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Warring Clans, Flashing Blades: A Samurai Film Companion Paperback – July 1, 2009

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Product Details

  • Paperback: 220 pages
  • Publisher: Stone Bridge Press (July 1, 2009)
  • Language: English
  • ISBN-10: 1933330783
  • ISBN-13: 978-1933330785
  • Product Dimensions: 8.9 x 6.9 x 0.7 inches
  • Shipping Weight: 1 pounds (View shipping rates and policies)
  • Average Customer Review: 4.8 out of 5 stars  See all reviews (8 customer reviews)
  • Amazon Best Sellers Rank: #756,764 in Books (See Top 100 in Books)

Editorial Reviews

About the Author

Film critic Patrick Galloway won over readers with film guides Stray Dogs & Lone Wolves: The Samurai Film Handbook, and Asia Shock: Horror and Dark Cinema from Japan, Korea, Hong Kong, and Thailand. A lifelong student of Asian philosophy and culture, Galloway has traveled in Japan, Hong Kong, India and Nepal. He lives in the Bay Area.

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Customer Reviews

4.8 out of 5 stars
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See all 8 customer reviews
Galloway's second book is as good as his first.
Tim Smith
This book is meant to be fun and is the result of Pat's unabashed enthusiasm for the samurai film genre.
Rekishi no Tabi
I found lots of useful information here and it was fun to read!
Goat and Dog

Most Helpful Customer Reviews

11 of 12 people found the following review helpful By Rekishi no Tabi on August 8, 2009
Format: Paperback
A number of years ago, while killing time in an airport bookstore, I stumbled across Stray Dogs & Lone Wolves: The Samurai Film Handbook. Or should I say the book sought me out and invited me to go on a fun-filled journey through the realm of samurai cinema. It wasn't hard to convince me to go along for the ride. After all, I am a huge fan of this genre and after less than a minute of thumbing through the book, I was hooked and let myself be guided through some of the most entertaining Japanese films ever made. This book was truly a fun read, and with each new review that I devoured, I realized that I had found the perfect person to watch samurai films with in the form of the author, Patrick Galloway. I don't mean that I've actually watched a film together with Pat, but I immediately liked what Pat had to say and loved his writing style. It wasn't stuffy, condescending or academically dull. Pat writes about samurai period piece films in a natural way, just like you would talk to a good friend about a movie. And when deciding on whether or not to see a particular film, we often tend to rely on the advice and opinions of friends, yes? Well, that's exactly what Pat Galloway's book became--a surrogate friend that helped open the doors to new aspects of Japanese cinema that I was unaware of as well as introduced me to some very good films that I probably never would have known about if it wasn't for this book. SD&LW quickly became my samurai film "buddy" and no doubt, for many others, too.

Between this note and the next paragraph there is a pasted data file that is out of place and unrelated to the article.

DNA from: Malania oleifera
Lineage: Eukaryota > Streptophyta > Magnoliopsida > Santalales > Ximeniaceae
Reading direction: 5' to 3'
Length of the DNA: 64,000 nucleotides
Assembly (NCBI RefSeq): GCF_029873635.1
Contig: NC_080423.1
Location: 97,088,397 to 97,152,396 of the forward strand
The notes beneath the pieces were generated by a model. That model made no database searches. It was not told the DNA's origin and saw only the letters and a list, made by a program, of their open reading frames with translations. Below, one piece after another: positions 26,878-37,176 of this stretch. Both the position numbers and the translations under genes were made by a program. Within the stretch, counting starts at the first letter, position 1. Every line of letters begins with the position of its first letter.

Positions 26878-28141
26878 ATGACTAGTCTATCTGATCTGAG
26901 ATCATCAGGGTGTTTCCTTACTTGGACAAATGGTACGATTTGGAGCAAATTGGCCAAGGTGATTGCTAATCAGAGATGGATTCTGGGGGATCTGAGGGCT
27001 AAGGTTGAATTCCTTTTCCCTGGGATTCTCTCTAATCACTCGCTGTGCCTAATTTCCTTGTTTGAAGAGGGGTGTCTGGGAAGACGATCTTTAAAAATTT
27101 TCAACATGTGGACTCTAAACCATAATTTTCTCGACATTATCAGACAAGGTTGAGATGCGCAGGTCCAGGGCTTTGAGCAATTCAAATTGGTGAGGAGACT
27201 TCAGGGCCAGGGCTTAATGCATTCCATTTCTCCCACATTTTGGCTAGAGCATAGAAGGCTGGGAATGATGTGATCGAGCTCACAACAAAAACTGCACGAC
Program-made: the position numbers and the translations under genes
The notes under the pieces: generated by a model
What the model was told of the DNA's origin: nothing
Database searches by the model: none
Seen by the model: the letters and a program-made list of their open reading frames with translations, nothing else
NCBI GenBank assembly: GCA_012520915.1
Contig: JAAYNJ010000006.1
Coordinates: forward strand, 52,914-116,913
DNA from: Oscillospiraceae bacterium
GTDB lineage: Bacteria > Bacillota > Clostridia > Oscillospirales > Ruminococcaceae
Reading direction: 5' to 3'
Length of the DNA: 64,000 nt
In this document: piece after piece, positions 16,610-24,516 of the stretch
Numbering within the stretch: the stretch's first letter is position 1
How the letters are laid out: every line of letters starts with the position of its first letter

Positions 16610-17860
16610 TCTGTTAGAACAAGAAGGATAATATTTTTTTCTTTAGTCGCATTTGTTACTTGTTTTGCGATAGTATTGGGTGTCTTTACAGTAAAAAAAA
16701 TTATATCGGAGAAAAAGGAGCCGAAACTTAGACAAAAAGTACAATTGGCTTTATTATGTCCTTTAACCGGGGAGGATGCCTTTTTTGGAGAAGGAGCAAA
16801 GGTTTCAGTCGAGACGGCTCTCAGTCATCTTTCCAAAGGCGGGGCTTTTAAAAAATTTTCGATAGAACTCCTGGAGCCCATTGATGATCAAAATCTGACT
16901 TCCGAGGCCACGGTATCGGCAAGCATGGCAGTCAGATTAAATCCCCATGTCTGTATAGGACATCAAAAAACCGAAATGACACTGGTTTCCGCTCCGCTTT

So as I consider SD&LW a "buddy" book, I wasn't very surprised to see that Pat Galloway's samurai film follow up, Warring Clans, Flashing Blades is appropriately subtitled as a "Samurai Film Companion".
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6 of 7 people found the following review helpful By Goat and Dog on July 16, 2009